Beliefnet
Q: I have been in a relationship with a man for eight months. He is very kind, has a great sense of humor, and we have a lot of fun together. Recently I've discovered, though, that I can get him to do what I want by giving him "the silent treatment," which is what my father used to do to me. If I act cold, stop answering his calls and e-mails, he becomes even more devoted and agreeable than he was before. My anger toward him is usually exaggerated, and even though this strategy works and I get the results I want, I feel a little calculating and dishonest. I always hated it when my father did it to me. Now I'm wondering if I really do love this man, and also what it says about him that he can be so easily manipulated. Maybe I should get out of this relationship.
--Julie

A: You can be thankful that you are aware of the part you are playing in this pattern. Manipulation of another person is often carried out unconsciously, because manipulators usually convince themselves that they really are angry and therefore their behavior is justified. It is also helpful that you are aware of repeating your father's pattern. If you had been able to talk with him about his silent treatment, no doubt he would have said that it was for your own good, that he was trying to teach a lesson. In reality, of course, he was manipulating your behavior and emotions without any deep consideration of the long-term effects on you.

It is also good that you are willing to look at how manipulating in this way harms you by creating self-doubt and inner conflict. However, the question that is not helpful to pursue is whether this is your boyfriend's fault. We gain clarity by taking responsibility for our thoughts and actions, not by justifying them. Manipulating anyone through the use of silent anger is never justified and is abusive. There may be reasons for leaving your boyfriend, but the fact that you have discovered a way to control him is not one of them.
The silent treatment will often trigger fear, which can result in the individual acting more loving and solicitous, but the long-term effects eventually undermine any real love. This means that if you continue the manipulation, your relationship with this man will continue to deteriorate (you are already having doubts) because you are misusing his love for you. Eventually, it will destroy the relationship.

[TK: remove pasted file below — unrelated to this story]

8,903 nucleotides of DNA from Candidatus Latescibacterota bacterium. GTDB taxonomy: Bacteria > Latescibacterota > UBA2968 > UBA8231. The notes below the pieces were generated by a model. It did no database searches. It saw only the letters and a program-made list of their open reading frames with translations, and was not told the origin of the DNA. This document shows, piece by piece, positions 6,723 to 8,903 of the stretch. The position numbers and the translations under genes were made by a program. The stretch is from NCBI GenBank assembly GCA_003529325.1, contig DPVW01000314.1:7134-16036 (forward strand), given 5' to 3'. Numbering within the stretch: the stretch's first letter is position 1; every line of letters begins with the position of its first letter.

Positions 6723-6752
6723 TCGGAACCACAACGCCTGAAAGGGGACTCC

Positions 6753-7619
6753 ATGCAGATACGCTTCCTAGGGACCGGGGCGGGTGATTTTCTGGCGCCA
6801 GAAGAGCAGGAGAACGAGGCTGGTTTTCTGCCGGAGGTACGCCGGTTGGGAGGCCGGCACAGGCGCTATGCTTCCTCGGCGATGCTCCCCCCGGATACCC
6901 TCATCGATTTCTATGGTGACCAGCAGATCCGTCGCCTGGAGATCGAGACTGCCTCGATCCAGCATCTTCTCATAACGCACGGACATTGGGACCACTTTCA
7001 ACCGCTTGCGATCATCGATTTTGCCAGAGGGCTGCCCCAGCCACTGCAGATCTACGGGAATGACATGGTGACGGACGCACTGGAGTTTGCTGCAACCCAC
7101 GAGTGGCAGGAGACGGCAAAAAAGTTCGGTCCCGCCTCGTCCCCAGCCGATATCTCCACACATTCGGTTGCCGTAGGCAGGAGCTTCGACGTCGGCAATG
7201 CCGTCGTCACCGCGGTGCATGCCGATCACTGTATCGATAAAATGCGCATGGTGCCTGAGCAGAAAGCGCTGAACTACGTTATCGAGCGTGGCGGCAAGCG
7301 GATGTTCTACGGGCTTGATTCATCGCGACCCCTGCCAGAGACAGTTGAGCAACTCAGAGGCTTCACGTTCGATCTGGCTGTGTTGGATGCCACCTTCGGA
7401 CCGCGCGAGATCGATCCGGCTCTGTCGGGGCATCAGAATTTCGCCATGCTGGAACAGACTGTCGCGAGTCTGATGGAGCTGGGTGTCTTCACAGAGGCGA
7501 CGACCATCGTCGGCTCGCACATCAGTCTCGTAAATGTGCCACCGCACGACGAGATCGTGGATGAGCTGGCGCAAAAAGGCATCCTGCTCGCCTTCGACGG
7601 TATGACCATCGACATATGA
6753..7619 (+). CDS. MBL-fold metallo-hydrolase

As to the question of whether his reaction is a sign of inner weakness, there is of course no way for us to know that without knowing him. We can say that just as a child's trust of a parent is not a weakness--even if the parent is not trustworthy--so too there are many adults who are quite strong spiritually who nevertheless completely trust and believe their unreliable partners.

Just as small children mentally set aside the evidence that their parents cannot be relied on, so too these spiritually strong adults often ignore the evidence that their partner's moods, words, and actions are feigned and manipulative. This is not a lack of insight; rather, it is faith in love and commitment to loyalty.

By treating you as he did, your father taught you to distrust love, and it is no coincidence that you now find yourself in the reverse situation. Even if you do not stay in the relationship, this is your opportunity to heal the past. We have known many relationships in which one person's faith in another person's goodness transformed a disloyal partner into a loyal one. This man is giving you the opportunity to walk away from a destructive childhood pattern. As your recognition grows of just how destructive this "strategy" is, your desire to continue doing this will fade, and you will treat your boyfriend as you yourself would want to be treated.




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